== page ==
I had forgotten to take the phone off silent mode and it was 9 p.m. when I noticed that we had a voice mail message. It was from Linda Payne telling us they arrived at the Newmar factory around 6:30 p.m. Diane and I were very happy about that as we weren't sure how Norm would be feeling after the surgery he had the prior week to remove a tumor in his cheek. Diane and I had already made plans to hook up with Norm's sister, Gloria and her husband, Don, to go into the Escapade together. Now we would be three rigs going in together and we were excited about spending the week with everyone. Diane, Linda, Don, and Gloria were on the schedule to run several classes to teach different crafts. Norm and I would be content with roaming around the Escapade and playing on our laptops.

September 8 to September 16: Goshen, Indiana (28 miles)

Road conditions: Local roads

Campground:  Goshen fairgrounds for the Escapees Escapade and a Chapter 51 rally

We hadn't been to an Escapees Escapade since 2002. We usually don't go to an RV rally unless it's in our path. This time the Fall Escapade was being held in Goshen. We knew we would be in the area at that time so we signed up. The timing worked out great for us. We scheduled the paint job on the motorhome such that we would get it back prior to the Escapade. But it was sure close as we got the rig back on Friday and went to the Escapade on Saturday. We had made plans to hook up with Don and Gloria Martin, who live in Kokomo, and go in together. After some touch up paint work on Saturday morning at Precision Painting, we drove over to the Newmar factory and hooked up with the Martins and the Paynes. Then it was off to Goshen for the Escapade. We went in a day early because Linda, Don, and Diane were teaching craft classes during the week. Diane taught how to make wire earrings, Linda taught pine needle baskets, and Don taught stick weaving.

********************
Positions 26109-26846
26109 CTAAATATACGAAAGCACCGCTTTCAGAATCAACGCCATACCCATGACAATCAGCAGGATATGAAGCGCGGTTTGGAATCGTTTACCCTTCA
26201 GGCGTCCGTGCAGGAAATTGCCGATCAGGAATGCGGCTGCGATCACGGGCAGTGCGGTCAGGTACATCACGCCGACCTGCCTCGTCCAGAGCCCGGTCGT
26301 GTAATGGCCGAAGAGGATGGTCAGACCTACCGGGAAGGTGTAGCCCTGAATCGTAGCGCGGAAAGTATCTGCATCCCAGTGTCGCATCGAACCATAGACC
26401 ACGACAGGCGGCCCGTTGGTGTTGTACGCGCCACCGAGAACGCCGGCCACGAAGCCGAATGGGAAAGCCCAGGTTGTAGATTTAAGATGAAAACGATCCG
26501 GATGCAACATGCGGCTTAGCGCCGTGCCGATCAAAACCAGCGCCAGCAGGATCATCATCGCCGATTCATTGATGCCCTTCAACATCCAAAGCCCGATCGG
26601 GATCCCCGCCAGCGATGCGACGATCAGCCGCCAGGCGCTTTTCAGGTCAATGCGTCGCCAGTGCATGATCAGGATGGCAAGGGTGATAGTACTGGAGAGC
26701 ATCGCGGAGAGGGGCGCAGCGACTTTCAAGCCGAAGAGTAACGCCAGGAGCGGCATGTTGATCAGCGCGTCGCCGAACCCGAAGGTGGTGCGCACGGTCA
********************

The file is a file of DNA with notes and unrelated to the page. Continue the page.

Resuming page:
We had a great time at the rally and saw lots of old friends and made some new ones. Jim Harpold drove down for the day and stopped by to say hi and that was a pleasant surprise. We also saw some good entertainers. Diane even won a door prize at one of the evening entertainment sessions.